When the broth has cooked as long as you need it to, strain the broth and let it sit in the fridge until the fat hardens on the surface. Spoon off the fat and in the morning, if you’ve done it just right, the broth should be good and gelatinized.
If your broth doesn’t gel, you might have added too much water, or perhaps you didn’t cook your broth long enough or too vigorously. Remember, the larger the bones, the longer they will need to cook! Also, they need connective tissue—that’s where the gelatin is so bones with joints are helpful. That’s why I LOVE chicken feet! (yeah, I know…gross, but magnificent, delicious gelled bone broth!)
Jiggle Achieved…Now What?
What do you do with that healing elixir?
Drink it from a mug like you would a cup of coffee. This is a great way to start the day! I also make soup from my broth, and I use it in recipes calling for stock. I aim to consume about 8 ounces of bone broth per day (more during flu season because of the immune boost it gives me), which really isn’t that difficult.
Storing Bone Broth
You should use up your broth within 3 or 4 days. If you need longer than that, move it to the freezer. It will keep there for up to a year.
Store some of your bone broth in an ice cube tray so you always have some on hand when your recipe calls for a little bit of stock! (2 cubes for recipes calling for 1/4 cup, 4 cubes to the 1/2 cup).
Want more recipes? Click here.
By: Leanne Ely
It’s 5pm. Songs of “What’s for dinner?” ring through the house, and you realize you have no idea. You have nothing thawed, nothing planned, and you have a house full of hungry people.
This is one of the reasons why I’m big on meal planning, but this exact scenario happens to all of us from time to time.
While meal planning is the real life saver (check out Menu Mailer, seriously!), if you take a bit of time every week to prep your fridge, you’ll be surprised at how much easier it will be to feed your family.
Here are some tips to help you get your food and fridge (and life) under control.
Organize your fridge.
There’s something about a clean, organized refrigerator that makes cooking a more enjoyable experience. If you’re just stuffing your groceries in the fridge so that they fit, you will never know what’s really in there. Besides that, a refrigerator is designed to store your food so that everything stays as fresh as possible.
The crisper drawer is meant for produce, so that your vegetables stay nice and hydrated. Eggs should be deep inside the fridge where it’s even and cool. Don’t store them (or anything perishable) in the door of the fridge where the temperature fluctuates every time the door is open. The door of the fridge can be used to store condiments. Your fridge probably has a meat keeper drawer. That is the coldest part of your fridge, so use it for your meat (which is likely the most perishable item in there anyway). You can keep fish in there, too.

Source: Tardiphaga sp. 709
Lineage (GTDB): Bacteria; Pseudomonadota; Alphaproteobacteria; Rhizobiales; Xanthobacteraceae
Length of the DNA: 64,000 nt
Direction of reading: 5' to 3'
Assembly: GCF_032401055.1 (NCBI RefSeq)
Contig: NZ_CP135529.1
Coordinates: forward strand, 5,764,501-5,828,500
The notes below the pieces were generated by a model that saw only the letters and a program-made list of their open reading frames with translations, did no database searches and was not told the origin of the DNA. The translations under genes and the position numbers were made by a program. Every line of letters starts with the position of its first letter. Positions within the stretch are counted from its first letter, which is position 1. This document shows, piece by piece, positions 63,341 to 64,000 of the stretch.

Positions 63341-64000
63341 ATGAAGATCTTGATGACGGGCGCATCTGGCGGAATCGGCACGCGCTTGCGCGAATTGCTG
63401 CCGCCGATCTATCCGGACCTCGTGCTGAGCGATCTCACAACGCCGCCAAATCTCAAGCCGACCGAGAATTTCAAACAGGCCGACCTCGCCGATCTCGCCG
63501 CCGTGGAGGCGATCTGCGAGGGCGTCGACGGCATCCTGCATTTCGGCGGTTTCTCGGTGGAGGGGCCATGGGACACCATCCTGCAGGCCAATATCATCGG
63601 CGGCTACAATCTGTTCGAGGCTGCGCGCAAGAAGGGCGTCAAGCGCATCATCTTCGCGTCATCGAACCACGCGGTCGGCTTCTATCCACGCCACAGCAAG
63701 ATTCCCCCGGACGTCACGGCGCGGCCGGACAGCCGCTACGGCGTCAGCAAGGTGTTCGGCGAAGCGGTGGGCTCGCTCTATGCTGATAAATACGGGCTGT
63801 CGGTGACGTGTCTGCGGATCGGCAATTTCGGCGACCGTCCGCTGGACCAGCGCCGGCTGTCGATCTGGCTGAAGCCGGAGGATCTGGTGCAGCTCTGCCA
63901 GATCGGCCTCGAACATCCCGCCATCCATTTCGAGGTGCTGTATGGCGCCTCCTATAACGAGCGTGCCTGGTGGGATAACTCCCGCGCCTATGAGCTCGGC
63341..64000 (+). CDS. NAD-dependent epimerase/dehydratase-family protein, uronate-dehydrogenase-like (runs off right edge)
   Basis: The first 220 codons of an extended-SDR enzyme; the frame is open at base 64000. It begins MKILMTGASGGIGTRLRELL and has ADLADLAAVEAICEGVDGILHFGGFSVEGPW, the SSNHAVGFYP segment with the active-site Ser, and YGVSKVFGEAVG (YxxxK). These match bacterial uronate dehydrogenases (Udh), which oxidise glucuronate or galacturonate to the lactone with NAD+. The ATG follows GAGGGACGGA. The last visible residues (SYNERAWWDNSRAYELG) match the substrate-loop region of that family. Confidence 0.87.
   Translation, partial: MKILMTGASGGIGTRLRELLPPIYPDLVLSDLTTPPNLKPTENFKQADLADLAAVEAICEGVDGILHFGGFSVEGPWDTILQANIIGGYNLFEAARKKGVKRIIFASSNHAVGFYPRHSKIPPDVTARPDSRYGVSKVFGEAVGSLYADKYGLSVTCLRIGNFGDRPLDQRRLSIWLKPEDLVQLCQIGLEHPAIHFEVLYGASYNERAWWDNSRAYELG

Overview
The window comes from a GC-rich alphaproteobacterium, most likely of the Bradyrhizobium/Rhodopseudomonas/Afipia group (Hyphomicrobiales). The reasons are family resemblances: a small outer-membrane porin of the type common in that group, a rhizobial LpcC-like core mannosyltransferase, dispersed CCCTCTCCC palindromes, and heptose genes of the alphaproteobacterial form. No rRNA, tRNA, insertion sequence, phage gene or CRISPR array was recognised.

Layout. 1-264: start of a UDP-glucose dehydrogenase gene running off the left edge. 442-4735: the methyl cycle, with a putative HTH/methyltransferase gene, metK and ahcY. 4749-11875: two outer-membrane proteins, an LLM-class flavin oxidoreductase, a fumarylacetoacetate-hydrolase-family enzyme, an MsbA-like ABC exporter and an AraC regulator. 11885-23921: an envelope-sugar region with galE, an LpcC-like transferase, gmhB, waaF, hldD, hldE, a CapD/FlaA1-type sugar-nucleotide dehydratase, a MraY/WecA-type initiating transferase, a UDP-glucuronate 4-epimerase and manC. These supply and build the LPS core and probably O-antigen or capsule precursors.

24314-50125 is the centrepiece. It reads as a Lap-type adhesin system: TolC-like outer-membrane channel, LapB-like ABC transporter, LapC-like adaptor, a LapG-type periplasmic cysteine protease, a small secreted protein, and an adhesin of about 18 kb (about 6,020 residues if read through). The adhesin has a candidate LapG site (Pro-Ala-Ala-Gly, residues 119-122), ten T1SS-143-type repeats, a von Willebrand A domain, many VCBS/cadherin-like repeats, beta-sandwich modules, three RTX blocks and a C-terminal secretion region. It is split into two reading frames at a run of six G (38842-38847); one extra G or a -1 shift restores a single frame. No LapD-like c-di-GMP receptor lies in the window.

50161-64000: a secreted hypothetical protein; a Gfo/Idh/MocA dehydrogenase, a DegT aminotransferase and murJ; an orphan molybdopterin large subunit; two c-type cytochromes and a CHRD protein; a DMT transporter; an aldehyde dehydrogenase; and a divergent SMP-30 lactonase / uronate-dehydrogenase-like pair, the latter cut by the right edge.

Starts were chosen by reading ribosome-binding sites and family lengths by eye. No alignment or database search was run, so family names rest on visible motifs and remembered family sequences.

Prep your produce.
It’s going to be much easier to get a meal on the table if your fridge is full of prepped veggies. When you get home with your produce, take a few minutes to wash/chop/and bag your food. Here, I’m talking about washing the salad greens and putting them in a zipper bag so it’s ready for you. Wash and slice the cucumbers. Wash/trim/chop the broccoli and cauliflower. Wash and slice the bell peppers. Clean and chop the mushrooms. Get the pineapple diced and peeled. With all of that done ahead of time, you’ll be able to quickly pull together at least a salad or stir fry on the fly!
Chop the meat.
If you’re buying chicken breasts for a stir fry, slice them when you get them home. While you’re at it, why not make up the marinade and store the sliced chicken with its sauce? If you have a favorite rub or marinade for your pork tenderloin, prep it when you have a free minute. Buying ground beef for burgers? Make up the patties ahead of time, and dinner will get on the table that much quicker the night of. (Bonus tip: When you freeze meat, try to freeze flat in a single row so it will be quicker to thaw in a pinch.)
Why not roast up all your sweet potatoes at once for the week? (If you have your oven on to roast chicken or something, take the time to roast up some veggies or potatoes while you’re at it.) If you’ll be having quinoa or rice a couple times through the week, cook it in batches, and portion it out ahead of time.
Once you get into the habit of prepping meals, you’ll start to naturally find short cuts for the types of meals you like to cook. You’ll be amazed at how much a bit of prep can change your life!
PS–Did you hear about the BRAND NEW 21 Day Knockout? This will be our third knockout, and the success stories from the first two were amazing! Click here to learn more